Lord George Murray, the Prince and Council of War in Duddingston
Should the Prince and others always dress the same across the whole 103 metres?
This is a question that has been posed quite frequently, not least when stitchers come to embroider an image of the Prince. The 'official' answer is "no, not really".
The campaign to Victory at Prestonpans lasted just over eight weeks and during that time the Prince passed through many differing circumstances. On July 23rd he came ashore in Eriskay disguised as a Scots College priest from Paris, then he sailed up from Dalilea Pier to Glenfinnan and marched in pouring rains to Invergordon. He had a few days dalliance at Blair Castle learning bowls and even longer in Perth, but soon after he was striding across the Fords of Frew and spending the night in Gray's Mill before his triumphal entry to Edinburgh on September 19th. Then there were the balls and dinners at Holyrood after his Victory.
Each of these, and many other occasions depicted in the 103 panels, would have seen the Prince in different attire and indeed some tartan.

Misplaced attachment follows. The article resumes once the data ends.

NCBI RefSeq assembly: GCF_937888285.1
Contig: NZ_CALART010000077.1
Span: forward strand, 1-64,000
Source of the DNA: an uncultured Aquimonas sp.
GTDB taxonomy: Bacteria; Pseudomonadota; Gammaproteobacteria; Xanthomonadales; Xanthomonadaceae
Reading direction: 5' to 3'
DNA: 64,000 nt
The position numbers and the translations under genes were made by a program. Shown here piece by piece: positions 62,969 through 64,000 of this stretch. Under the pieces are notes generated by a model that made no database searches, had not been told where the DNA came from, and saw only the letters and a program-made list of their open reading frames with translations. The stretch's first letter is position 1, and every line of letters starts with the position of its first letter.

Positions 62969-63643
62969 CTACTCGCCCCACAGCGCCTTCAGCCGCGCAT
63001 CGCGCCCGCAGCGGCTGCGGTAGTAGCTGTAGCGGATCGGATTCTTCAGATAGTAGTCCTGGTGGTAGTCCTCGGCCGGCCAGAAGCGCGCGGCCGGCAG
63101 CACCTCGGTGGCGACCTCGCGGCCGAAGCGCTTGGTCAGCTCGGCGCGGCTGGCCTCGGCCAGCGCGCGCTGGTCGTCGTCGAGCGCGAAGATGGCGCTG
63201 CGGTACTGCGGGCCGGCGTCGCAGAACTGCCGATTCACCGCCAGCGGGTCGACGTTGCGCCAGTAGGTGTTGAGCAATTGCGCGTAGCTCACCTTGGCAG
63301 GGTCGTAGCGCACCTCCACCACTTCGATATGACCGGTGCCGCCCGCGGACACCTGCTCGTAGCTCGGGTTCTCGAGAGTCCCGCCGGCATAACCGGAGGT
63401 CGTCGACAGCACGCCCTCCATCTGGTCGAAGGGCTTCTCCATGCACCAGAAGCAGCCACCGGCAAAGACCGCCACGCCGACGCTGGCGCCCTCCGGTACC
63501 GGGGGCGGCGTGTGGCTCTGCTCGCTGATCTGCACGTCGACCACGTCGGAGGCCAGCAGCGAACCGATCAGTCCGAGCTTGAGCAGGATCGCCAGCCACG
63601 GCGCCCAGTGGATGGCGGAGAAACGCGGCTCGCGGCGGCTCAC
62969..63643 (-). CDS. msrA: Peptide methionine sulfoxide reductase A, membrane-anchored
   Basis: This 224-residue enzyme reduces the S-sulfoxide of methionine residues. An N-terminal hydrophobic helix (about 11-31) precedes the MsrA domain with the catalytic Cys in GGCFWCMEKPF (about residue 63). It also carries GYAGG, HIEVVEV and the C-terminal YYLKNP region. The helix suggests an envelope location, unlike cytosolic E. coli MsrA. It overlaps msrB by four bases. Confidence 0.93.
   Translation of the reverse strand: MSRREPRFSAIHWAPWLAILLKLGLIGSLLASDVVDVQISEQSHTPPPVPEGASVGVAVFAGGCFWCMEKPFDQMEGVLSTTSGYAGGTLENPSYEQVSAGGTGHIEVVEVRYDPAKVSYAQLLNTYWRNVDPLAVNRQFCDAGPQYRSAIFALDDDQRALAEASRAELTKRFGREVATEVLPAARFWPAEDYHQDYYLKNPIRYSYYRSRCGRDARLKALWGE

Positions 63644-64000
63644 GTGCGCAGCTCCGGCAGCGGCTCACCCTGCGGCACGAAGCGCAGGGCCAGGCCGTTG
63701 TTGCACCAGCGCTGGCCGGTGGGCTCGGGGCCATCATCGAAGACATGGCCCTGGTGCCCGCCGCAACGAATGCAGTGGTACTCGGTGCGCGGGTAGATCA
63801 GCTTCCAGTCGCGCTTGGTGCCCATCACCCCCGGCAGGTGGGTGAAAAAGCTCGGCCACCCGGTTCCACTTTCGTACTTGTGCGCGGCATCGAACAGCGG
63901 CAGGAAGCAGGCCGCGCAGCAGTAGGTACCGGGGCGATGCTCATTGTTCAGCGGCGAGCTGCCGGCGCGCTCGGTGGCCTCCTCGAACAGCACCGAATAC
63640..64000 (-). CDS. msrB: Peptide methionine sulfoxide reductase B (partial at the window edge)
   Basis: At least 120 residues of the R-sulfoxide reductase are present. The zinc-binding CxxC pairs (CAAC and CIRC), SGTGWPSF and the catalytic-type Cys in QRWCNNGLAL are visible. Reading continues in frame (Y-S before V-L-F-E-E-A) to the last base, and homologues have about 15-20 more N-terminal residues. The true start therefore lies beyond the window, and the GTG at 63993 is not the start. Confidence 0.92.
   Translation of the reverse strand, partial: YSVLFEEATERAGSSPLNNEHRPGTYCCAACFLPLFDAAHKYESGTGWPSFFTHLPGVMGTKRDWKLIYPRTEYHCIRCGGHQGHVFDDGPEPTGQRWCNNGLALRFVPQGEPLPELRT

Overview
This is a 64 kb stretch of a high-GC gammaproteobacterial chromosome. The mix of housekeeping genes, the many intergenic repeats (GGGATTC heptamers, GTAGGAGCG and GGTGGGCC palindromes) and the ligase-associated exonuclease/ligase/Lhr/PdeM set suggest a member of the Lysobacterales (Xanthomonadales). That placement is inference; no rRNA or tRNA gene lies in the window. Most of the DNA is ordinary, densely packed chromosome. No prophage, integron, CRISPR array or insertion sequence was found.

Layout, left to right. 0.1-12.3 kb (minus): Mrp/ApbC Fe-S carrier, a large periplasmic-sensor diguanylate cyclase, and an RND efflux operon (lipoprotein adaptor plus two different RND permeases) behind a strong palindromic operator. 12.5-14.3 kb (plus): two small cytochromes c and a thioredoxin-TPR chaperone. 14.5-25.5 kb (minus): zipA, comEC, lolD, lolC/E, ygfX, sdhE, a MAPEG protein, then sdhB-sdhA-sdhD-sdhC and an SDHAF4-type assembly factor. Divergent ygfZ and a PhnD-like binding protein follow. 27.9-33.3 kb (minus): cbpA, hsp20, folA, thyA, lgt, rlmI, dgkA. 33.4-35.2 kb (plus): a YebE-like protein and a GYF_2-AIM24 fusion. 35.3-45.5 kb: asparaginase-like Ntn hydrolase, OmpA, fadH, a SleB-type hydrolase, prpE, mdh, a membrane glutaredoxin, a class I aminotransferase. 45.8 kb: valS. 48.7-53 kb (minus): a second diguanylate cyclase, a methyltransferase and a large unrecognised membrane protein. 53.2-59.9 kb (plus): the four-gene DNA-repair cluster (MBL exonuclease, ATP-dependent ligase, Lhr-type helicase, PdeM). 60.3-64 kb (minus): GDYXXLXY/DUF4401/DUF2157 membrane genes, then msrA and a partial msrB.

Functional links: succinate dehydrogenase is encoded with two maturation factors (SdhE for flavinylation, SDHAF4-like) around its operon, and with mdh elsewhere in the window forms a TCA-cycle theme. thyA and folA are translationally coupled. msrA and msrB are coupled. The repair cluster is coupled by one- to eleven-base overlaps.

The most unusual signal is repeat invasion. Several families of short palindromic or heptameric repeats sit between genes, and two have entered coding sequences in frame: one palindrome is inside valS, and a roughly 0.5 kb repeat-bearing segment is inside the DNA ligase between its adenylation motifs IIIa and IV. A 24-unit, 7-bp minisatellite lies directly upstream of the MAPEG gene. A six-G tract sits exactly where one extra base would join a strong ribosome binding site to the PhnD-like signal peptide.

Andrew Crummy comments on his designs: "Throughout his eight week journey across Scotland to Edinburgh he acquired more expensive clothes. He would have ended up with many coats, wigs, ribbons, shoes, waistcoats. There's one very elaborate waistcoat in the Cameron Museum.
"There's no one strong image of his face or height that we can say is the truth. If you supported him he was very handsome and romantic. If you didn't you thought no such thing!"
Rest assured ... Viewers will delight to compare the differences
Not only do the above paragraphs set out the reality of the Prince's eight weeks on the march to Victory, but evidence from Reading's Bayeux Tapestry shows that visitors, especially school parties, take great delight in searching for and finding such diversity.
So the word is "stitch as you think the Prince might have been comfortably and appropriately attired on the occasion you depict," and history will give its verdict! So how might the Prince, standing [as yet unseen] to the right of the image of Lord George Murray, have dressed for his War Council Meeting at Duddingston [panel # 56] on September 20th 1745?
click to enlarge the embroidery work thus far ...
Published Date: March 3rd 2010